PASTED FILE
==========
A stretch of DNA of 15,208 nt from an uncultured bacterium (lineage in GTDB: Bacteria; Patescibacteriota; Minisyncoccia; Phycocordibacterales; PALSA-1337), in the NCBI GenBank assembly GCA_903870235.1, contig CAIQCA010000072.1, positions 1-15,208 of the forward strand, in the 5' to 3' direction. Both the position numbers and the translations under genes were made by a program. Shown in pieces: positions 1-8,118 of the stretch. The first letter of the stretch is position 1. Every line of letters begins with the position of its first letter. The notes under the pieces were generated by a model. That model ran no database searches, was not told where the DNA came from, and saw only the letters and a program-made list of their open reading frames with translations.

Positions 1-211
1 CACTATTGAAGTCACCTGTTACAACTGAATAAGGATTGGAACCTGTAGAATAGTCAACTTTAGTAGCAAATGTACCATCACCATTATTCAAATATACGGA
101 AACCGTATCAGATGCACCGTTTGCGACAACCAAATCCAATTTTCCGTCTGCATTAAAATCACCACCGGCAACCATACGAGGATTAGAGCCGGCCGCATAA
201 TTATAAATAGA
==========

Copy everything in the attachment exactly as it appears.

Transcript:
A stretch of DNA of 15,208 nt from an uncultured bacterium (lineage in GTDB: Bacteria; Patescibacteriota; Minisyncoccia; Phycocordibacterales; PALSA-1337), in the NCBI GenBank assembly GCA_903870235.1, contig CAIQCA010000072.1, positions 1-15,208 of the forward strand, in the 5' to 3' direction. Both the position numbers and the translations under genes were made by a program. Shown in pieces: positions 1-8,118 of the stretch. The first letter of the stretch is position 1. Every line of letters begins with the position of its first letter. The notes under the pieces were generated by a model. That model ran no database searches, was not told where the DNA came from, and saw only the letters and a program-made list of their open reading frames with translations.

Positions 1-211
1 CACTATTGAAGTCACCTGTTACAACTGAATAAGGATTGGAACCTGTAGAATAGTCAACTTTAGTAGCAAATGTACCATCACCATTATTCAAATATACGGA
101 AACCGTATCAGATGCACCGTTTGCGACAACCAAATCCAATTTTCCGTCTGCATTAAAATCACCACCGGCAACCATACGAGGATTAGAGCCGGCCGCATAA
201 TTATAAATAGA